Scammers hijacked the Twitter account of OpenAI CTO Mira Murati to promote a crypto scam. The account was found promoting a fake cryptocurrency airdrop claimed to be conducted by OpenAI, the company behind the popular AI tool, ChatGPT.
A phishing link to a scam airdrop of the purported OPENAI token was live on the account for about an hour before it was taken down. The verified Twitter account asked its over 126,000 followers to send ETH to a designated address in exchange for the non-existent OPENAI token.
Indeed, there is a crypto token known as OpenAI ERC, but it is a token linked to a free-to-use telegram bot that provides users access to ChatGTP and DALL-E via chat commands. It is not linked to OpenAI, the company that created ChatGPT.
As expected, the tweet got significant traction, with almost 80,000 views and 83 retweets, while no one was allowed to comment. Blockchain security firm, Beosin told Cointelegraph that the hackers used a crypto wallet-draining kit that could drain non-fungible tokens (NFTs) and ERC-20 tokens from any wallet that authorizes it.
Fortunately, there was no evidence that any of her followers fell for the scam at the point of recovering the account, but it is hard to tell since no comments were allowed for any victim to warn others.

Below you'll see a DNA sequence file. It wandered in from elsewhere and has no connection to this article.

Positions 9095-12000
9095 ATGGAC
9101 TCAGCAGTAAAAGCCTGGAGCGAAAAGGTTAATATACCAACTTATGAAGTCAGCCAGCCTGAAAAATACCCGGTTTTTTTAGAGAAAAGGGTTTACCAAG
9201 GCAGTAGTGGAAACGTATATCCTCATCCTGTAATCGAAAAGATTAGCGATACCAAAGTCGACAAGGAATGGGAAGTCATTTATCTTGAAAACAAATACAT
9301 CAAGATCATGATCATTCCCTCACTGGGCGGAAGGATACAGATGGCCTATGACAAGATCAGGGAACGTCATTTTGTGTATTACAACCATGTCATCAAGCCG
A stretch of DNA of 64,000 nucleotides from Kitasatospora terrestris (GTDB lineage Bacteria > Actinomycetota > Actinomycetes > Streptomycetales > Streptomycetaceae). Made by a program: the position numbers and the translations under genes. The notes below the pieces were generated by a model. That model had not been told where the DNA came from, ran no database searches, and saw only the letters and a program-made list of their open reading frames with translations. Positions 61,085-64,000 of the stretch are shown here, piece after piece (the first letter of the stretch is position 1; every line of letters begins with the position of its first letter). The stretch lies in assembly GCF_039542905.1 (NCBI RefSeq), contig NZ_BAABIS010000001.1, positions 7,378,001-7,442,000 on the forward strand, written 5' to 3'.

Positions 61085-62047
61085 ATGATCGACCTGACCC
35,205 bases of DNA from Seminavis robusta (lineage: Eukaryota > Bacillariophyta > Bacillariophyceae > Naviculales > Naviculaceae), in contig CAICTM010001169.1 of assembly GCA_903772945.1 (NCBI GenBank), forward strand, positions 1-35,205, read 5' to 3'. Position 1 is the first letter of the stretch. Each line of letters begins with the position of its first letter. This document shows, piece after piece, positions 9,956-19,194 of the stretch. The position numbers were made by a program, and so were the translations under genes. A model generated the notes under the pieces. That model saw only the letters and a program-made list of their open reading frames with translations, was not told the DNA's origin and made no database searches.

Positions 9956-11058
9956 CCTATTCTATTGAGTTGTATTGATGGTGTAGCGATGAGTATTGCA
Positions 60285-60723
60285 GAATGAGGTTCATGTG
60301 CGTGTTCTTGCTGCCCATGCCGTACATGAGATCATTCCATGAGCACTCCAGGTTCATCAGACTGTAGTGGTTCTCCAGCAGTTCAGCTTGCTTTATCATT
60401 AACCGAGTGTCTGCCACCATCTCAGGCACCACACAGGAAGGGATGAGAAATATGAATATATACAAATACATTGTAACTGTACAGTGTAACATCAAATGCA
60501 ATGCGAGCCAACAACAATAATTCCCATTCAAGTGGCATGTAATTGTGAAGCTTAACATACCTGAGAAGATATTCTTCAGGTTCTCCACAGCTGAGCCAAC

This is just one of many Twitter hack incidents this year in which hackers used the accounts of prominent people with large followings to promote their crypto scams. The governor of Madhya Pradesh, an Indian state, suffered a similar attack on his official Twitter account earlier this year, alongside other top public figures, including Ripple CEO Brad Garlinghouse.
It appears such attacks usually target communities of projects that are either popular or bullish. Most attacks initially targeted the Ripple community at the beginning of the year when XRP rallied to new levels, and now OpenAI since ChatGPT has become a household name.
To avoid being a victim, take your time to verify from reliable sources before engaging in any such offers, ideally published on official websites. Also, try to report suspicious offers like this one, as some accounts did on Twitter, which helped to get the attention of the account owner, who could have been the victim of a sim swap attack.